Like many teenagers I naively created a time line of my life of when and where I would be during certain stages of my life.

My plan was to finish college and start my career as an electrical engineer by twenty-two. I was to be married at twenty-five and have the first of my three children by twenty-seven.

By forty, my ideal self was supposed to have her dream home, dream car and start vacationing around the world with her picturesque family.

I believe it’s safe to say life doesn’t always go as we plan.

In seven short days I will turn forty.

I am not married. I do not have any children. Nor do I own my dream home, yet. But, what I do possess is the most invaluable asset I believe every woman wants: self-awareness.

Author Stephen Covey defines self-awareness as: the capacity to stand apart from ourselves and examine out thinking, our motives, our history, our scripts, our actions, and our habits and tendencies. Because self- awareness is intangible, my teenaged self wouldn’t have known to hope for it.

Honestly, my twenty five year old self couldn’t even fathom its worth.

Although I wholeheartedly agree with Covey’s definition, I would go step farther by adding that self-awareness is not only the capacity to view ourselves apart from the things we do, say and think; but it is our willingness to perform that separation.

Self-awareness is an arduous but rewarding process that leads us to our highest self and purpose. It is the process of coming to a clear understanding about who you are and why you are.

The journey towards self-awareness has no exact time table. Neither is it linear or fluid. It dares to ask the hard questions we pray no one utters and unearths every layer of microscopic debris that hinders our greatness.

I am entering this new phase of my life with a kind of clarity and confidence that only comes by what Iyanla Vanzant refers to as “doing the work.”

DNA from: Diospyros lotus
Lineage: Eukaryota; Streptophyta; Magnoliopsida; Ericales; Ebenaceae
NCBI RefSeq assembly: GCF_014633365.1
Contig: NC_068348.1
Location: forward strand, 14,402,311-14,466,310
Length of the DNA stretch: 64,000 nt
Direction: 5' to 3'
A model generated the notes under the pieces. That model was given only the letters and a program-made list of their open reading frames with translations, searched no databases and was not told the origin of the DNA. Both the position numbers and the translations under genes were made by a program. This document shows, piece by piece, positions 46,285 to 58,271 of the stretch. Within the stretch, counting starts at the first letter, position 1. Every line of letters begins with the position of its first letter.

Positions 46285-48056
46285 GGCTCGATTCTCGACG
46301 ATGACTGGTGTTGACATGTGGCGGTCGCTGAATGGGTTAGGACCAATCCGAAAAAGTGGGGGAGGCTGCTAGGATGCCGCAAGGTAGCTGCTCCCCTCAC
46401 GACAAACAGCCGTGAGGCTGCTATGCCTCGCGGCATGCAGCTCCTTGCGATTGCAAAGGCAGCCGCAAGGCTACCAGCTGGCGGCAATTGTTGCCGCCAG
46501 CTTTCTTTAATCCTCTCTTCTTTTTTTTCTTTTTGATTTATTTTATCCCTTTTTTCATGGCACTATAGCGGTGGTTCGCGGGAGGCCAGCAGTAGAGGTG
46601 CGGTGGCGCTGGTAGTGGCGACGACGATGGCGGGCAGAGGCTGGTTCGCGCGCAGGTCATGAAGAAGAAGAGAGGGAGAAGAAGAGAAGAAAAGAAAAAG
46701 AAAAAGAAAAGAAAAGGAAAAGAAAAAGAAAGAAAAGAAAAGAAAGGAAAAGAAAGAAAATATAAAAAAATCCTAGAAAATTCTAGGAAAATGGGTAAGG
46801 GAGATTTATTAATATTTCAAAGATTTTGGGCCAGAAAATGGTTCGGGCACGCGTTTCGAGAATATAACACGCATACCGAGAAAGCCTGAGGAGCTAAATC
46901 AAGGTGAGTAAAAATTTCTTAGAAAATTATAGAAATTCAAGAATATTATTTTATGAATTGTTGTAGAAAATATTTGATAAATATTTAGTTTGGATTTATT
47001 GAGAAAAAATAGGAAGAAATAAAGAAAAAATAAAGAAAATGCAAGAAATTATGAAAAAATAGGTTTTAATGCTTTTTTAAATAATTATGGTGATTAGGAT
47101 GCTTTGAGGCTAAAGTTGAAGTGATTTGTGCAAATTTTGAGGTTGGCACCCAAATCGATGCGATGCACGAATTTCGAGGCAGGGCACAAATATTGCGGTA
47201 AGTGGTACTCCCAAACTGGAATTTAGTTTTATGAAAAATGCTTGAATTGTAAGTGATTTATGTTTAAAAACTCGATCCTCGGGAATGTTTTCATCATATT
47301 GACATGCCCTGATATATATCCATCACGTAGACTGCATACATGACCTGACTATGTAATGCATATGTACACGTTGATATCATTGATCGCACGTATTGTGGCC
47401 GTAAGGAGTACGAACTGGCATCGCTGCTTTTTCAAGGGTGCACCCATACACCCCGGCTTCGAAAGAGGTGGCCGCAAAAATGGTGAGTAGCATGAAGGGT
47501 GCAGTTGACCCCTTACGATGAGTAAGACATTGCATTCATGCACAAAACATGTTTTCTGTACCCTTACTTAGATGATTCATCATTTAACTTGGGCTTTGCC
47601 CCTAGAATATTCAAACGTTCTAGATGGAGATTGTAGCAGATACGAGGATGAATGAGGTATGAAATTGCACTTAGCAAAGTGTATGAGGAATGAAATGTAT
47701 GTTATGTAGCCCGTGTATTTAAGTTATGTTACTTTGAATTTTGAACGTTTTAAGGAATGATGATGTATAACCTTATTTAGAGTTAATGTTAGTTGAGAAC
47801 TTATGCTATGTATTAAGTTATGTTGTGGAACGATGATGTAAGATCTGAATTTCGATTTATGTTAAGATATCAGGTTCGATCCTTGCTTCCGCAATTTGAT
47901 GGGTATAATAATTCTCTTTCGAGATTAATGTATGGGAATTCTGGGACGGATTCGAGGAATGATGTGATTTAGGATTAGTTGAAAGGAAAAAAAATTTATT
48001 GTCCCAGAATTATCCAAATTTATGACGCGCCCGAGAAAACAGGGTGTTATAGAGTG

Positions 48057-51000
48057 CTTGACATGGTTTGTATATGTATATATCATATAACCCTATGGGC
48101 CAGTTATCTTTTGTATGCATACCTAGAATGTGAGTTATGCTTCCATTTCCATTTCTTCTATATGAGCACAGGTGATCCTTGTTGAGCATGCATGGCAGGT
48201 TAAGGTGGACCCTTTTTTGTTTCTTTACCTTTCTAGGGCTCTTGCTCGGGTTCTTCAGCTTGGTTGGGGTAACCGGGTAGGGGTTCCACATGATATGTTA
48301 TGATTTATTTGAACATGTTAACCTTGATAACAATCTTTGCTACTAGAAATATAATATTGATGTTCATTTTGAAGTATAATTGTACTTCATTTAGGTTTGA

This “work” isn’t pretty and at times can be downright painful. But, this labor of self- love yields an endless bounty of joy, peace, passion and purpose I never imagined.

Becoming self-aware doesn’t render me perfect by any means. In fact it forces me to confront my imperfections and flaws head on with truthful analysis and thoughtful adjustments.

The vision I had for my life pales in comparison to the life I am actually living.

I plan to be married one day, but until then I am using my singleness as time to teach and mentor young women and girls. I haven’t birthed any children as of yet but I am an intricate part of dozens of thriving, loving villages that are rearing healthy, whole children.

And that dream home, it will become a reality; but until it does I will continue traveling this nation and as much of the world as I can.

I discovered that hated working in the technology field and later discovered a passion social science and literature. That said I have carved out a space for myself as a writer, community educator and inspirational speaker who works on her own terms.

Life does indeed begin at FORTY.

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